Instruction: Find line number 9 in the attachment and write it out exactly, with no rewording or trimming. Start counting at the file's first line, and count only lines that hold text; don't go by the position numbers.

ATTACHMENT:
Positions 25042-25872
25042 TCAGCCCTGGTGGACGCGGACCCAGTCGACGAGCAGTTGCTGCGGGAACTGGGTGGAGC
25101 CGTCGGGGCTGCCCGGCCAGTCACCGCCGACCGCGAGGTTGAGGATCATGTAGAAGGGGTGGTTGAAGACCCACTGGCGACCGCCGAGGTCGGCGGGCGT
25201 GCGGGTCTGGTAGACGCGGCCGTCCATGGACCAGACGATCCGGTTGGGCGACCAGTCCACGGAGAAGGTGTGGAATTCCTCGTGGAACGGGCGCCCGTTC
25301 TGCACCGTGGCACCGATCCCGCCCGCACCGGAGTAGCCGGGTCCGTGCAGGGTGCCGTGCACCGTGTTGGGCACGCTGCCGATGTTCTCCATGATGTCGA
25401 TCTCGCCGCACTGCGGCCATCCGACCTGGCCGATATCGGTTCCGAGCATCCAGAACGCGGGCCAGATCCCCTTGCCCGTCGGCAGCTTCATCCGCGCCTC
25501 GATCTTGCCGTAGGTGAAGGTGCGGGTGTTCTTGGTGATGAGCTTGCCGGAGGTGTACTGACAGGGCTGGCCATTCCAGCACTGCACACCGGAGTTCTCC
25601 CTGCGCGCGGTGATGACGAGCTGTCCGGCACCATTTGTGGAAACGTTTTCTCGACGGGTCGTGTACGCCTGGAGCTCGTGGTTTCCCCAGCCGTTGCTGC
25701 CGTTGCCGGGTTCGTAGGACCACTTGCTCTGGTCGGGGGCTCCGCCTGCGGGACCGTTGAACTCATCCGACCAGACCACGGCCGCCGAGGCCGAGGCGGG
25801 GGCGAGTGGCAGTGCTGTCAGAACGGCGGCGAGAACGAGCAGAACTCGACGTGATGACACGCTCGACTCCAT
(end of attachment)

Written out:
25701 CGTTGCCGGGTTCGTAGGACCACTTGCTCTGGTCGGGGGCTCCGCCTGCGGGACCGTTGAACTCATCCGACCAGACCACGGCCGCCGAGGCCGAGGCGGG